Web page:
On a bright Monday morning, Whit asked if I would write an article on gratitude for the November Jacksonville Review. My reply, “Not feeling grateful right now. Check back with me on Thursday.” I was having a difficult day. People were behaving badly. I was not high on humanity. I needed more time to grumble and to feel angry. I couldn’t possibly feel grateful until at least Thursday. I signed my e-mail, “Frank, sometimes Doc De Luca.” Admittedly, my answer even amused me.
You see, some people know me as Doc De Luca, the one who teaches and counsels on living a rich life, on holding a positive attitude and coming forth with your best. Of course one of the keys is practicing gratitude. Not today, thank you. So what happened between Monday and Thursday? I needed to take a few deep breaths and reboot.
I had to step back and notice that my feeling of resentment was much juicier, much more compelling than gratitude. Gratitude took work. Resentment was an easy ride. Resentment made me feel narrow and tight. How could I possibly be open to something as expansive as gratitude? I had to laugh. I had to choose.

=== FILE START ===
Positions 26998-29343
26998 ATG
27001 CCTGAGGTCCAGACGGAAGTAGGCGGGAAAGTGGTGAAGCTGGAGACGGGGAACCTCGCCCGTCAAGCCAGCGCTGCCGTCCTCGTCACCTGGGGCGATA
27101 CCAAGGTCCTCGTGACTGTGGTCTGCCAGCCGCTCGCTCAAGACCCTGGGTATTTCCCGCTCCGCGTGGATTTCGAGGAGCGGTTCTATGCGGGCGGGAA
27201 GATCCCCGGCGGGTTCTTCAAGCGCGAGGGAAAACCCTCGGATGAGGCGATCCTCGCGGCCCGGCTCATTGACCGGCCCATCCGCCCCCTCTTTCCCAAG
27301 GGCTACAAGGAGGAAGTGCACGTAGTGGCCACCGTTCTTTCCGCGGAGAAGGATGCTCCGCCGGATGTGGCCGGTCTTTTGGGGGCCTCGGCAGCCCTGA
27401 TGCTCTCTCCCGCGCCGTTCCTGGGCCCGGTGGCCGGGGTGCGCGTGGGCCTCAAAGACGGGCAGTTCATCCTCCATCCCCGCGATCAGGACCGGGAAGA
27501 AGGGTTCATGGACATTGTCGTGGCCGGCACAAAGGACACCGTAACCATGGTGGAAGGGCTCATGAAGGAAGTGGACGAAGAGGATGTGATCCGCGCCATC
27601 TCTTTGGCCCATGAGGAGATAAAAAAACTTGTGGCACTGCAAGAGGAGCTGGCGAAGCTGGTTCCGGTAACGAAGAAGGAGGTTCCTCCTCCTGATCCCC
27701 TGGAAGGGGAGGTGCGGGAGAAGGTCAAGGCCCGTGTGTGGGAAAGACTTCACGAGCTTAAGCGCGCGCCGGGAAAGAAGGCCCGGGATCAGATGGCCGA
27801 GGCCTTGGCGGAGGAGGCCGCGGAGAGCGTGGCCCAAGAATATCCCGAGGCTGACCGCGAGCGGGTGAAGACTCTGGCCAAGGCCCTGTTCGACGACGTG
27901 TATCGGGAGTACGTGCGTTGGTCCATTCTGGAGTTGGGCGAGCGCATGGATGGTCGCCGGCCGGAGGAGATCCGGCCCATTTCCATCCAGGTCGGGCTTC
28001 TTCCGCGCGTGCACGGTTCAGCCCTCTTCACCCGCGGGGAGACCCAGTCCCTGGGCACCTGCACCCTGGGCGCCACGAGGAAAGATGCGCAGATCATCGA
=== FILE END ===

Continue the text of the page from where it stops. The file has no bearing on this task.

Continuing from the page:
I suppose we all have to choose what we are going to make important, where we are going to focus our attention. I could just as easily focus my attention on the smell of the leaves on this beautiful, balmly fall day, or on the fact that I live in a town where I feel safe and connected to others. I could focus on all the gifts I have been given: my health, my relationship, my family, my friends, my freedom. I could focus on these things. Would I? That is the choice.
Some days I don’t have to choose to focus on gratitude. Gratitude seems to choose me. I feel effortlessly in the flow of life, guided, supported and glad to be alive. But on those occasional Mondays…
If there is anything I could say as Doc De Luca it would be this: have great compassion for yourself, for your inconsistencies and for the inconsistencies of others. Life is good. We’re just not always tuned to the right channel. We have the capacity to perceive and receive the goodness of life. Open your eyes. Open your heart. Don’t wait until Thursday.
Frank De Luca, Ph.D., is a counselor and teacher who lives in Jacksonville. Find out more about him at arichlife.com or contact him at email@example.com. Photo: Ken Gregg